Canon EOS 10
In March 1990 Canon launched the Canon EOS 10, the first of a new series of cameras that would replace their first generation of auto-focus SLRs, the 600 series. The EOS 10 (also known as the EOS 10 S in the Americas and the EOS 10 QD in Japan) sat at the top of Canon consumer range of SLR cameras… you had to move up to Canon's EOS 1 professional camera, launched the previous year in 1989, to top the EOS 10.
Canon always likes to have one or two headline new technologies in their top of the range consumer oriented cameras. Some of these were the latest refinements of technologies central to the modern auto-focus SLR experience. For example, the EOS 10 has a new auto-focussing system with a magnificent collection of 3 user-selectable focussing points (I shouldn't scoff… this was exciting stuff in 1990!). But there was often at least one rather bizare (not to mention highly impractical!) idea that would only ever be seen on one camera before being dropped like a hot stone.
And on the EOS 10 this took the shape of a weird little reddish pimple on the lower right hand side of the front of the camera. It works with an equally mysterious symbol on the mode dial (here circled in orange). Neither are labeled, and without the manual you would never guess what they're for! But have no fear, gentle reader, I'm about to reveal all…!
The reddish pimple and the weird symbol on the mode dial were part of a sort of early "scene mode" system. You had to buy a scanner to make the system work, and the scanner came with a booklet containing dozens of oddly specific scenes a photographer might (just possibly!) come across. You had to set the mode dial to the barcode symbol, then scan the barcode next to the scen you were interested in, then place the end of the scanner next to the reddish pimple on the camera and wait a couple of seconds for the camera settings to be transferred to the camera. If all that sounds like a right faff that is only very slightly less tiresome than actually just applying the settings to the camera yourself, you'd be very right indeed!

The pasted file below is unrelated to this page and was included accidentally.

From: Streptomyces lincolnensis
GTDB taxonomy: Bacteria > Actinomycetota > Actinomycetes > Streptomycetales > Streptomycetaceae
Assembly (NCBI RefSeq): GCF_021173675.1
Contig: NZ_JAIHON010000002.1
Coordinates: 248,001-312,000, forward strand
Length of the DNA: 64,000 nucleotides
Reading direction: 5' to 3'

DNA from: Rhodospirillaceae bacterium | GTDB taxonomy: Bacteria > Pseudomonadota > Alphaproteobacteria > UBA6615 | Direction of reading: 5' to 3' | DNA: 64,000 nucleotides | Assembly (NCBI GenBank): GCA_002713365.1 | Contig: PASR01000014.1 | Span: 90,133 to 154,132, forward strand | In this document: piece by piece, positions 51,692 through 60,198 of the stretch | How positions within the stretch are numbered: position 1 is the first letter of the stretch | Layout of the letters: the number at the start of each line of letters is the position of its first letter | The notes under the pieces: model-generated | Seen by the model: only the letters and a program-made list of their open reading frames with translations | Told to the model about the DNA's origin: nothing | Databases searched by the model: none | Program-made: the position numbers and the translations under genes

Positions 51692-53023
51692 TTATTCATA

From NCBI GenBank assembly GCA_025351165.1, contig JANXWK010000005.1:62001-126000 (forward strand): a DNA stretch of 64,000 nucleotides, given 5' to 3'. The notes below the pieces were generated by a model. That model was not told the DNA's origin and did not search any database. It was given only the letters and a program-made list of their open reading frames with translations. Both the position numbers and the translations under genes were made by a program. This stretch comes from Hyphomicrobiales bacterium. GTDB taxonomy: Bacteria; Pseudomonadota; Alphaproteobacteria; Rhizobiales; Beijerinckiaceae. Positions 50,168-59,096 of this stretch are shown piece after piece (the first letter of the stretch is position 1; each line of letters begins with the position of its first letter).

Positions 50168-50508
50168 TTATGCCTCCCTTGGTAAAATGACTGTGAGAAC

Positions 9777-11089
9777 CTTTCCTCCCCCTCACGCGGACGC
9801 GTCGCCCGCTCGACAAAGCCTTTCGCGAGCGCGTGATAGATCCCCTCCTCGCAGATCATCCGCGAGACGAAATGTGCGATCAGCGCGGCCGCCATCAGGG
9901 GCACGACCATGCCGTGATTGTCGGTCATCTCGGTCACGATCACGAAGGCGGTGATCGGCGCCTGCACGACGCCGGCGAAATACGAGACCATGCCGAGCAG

I bought the scanner just to see if I could get this system to work! Unfortunately it didn't come with the 100% essential booklet, but I was able to download the Canon EOS Photo Files Barcode Manual from the Camera Manual Library and print one out, which is what you see here. I was able to get it to work, but only after several attempts!
It should be a surprise to no-one that this daft system never saw the light of day again. Thought a similar concept is now seen on more-or-less every consumer oriented digital camera in the form of those scene modes. So if one was going to be kind to the twit that came up with this system, you could say they were just incredibly fore-sighted and ahead of their time! Of course modern digital cameras no feature large and colourful LCD monitors that allow the scenes to be browsed and selected on the camera itself, rather having to flip though a booklet looking for barcodes to scan.
This wasn't the last time Canon would introduce a system that the technology of the time just didn't make practical. The camera that replaced the EOS 10, the EOS 5, has a very sci-fi sounding eye-controlled system for selecting your desired focusing point… yes, that's right… you could just look at the a focussing point to select it! But I used the EOS 5 for many years as my main camera system, and I never used it. It had to be carefully and laboriously calibrated for each photographer's eye, which was also a tiresome faff, but more troublingly it only worked with the camera in landscape orientation. Again this system was never seen again, though if Canon could develop the technology to a usable point (i.e. either no calibration process, or a short and easy one, and it would have to work in both landscape and portrait orientation) I would sell a kidney to buy a camera with such a feature!